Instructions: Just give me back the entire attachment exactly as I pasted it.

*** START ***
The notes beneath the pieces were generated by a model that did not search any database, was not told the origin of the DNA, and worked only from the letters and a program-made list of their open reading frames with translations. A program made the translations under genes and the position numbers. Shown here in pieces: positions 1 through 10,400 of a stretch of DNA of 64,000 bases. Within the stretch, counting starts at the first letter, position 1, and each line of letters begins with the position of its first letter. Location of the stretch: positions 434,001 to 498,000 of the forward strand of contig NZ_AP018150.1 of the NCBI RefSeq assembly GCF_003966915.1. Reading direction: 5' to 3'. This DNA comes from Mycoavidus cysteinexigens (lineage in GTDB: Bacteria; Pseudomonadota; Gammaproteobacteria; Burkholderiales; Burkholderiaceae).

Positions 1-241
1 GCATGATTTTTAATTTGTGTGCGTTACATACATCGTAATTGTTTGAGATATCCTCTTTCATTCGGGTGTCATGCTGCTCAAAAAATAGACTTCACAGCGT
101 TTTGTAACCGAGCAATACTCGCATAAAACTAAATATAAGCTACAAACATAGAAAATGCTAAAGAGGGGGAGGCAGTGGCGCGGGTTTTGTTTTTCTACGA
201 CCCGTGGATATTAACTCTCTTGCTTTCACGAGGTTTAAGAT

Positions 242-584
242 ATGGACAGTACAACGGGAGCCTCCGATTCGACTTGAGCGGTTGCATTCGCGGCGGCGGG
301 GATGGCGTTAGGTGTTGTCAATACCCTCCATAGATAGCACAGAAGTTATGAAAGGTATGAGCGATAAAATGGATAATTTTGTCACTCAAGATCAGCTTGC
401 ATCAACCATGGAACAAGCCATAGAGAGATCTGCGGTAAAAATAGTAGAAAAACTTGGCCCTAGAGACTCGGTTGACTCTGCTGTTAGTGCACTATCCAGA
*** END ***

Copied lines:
The notes beneath the pieces were generated by a model that did not search any database, was not told the origin of the DNA, and worked only from the letters and a program-made list of their open reading frames with translations. A program made the translations under genes and the position numbers. Shown here in pieces: positions 1 through 10,400 of a stretch of DNA of 64,000 bases. Within the stretch, counting starts at the first letter, position 1, and each line of letters begins with the position of its first letter. Location of the stretch: positions 434,001 to 498,000 of the forward strand of contig NZ_AP018150.1 of the NCBI RefSeq assembly GCF_003966915.1. Reading direction: 5' to 3'. This DNA comes from Mycoavidus cysteinexigens (lineage in GTDB: Bacteria; Pseudomonadota; Gammaproteobacteria; Burkholderiales; Burkholderiaceae).

Positions 1-241
1 GCATGATTTTTAATTTGTGTGCGTTACATACATCGTAATTGTTTGAGATATCCTCTTTCATTCGGGTGTCATGCTGCTCAAAAAATAGACTTCACAGCGT
101 TTTGTAACCGAGCAATACTCGCATAAAACTAAATATAAGCTACAAACATAGAAAATGCTAAAGAGGGGGAGGCAGTGGCGCGGGTTTTGTTTTTCTACGA
201 CCCGTGGATATTAACTCTCTTGCTTTCACGAGGTTTAAGAT

Positions 242-584
242 ATGGACAGTACAACGGGAGCCTCCGATTCGACTTGAGCGGTTGCATTCGCGGCGGCGGG
301 GATGGCGTTAGGTGTTGTCAATACCCTCCATAGATAGCACAGAAGTTATGAAAGGTATGAGCGATAAAATGGATAATTTTGTCACTCAAGATCAGCTTGC
401 ATCAACCATGGAACAAGCCATAGAGAGATCTGCGGTAAAAATAGTAGAAAAACTTGGCCCTAGAGACTCGGTTGACTCTGCTGTTAGTGCACTATCCAGA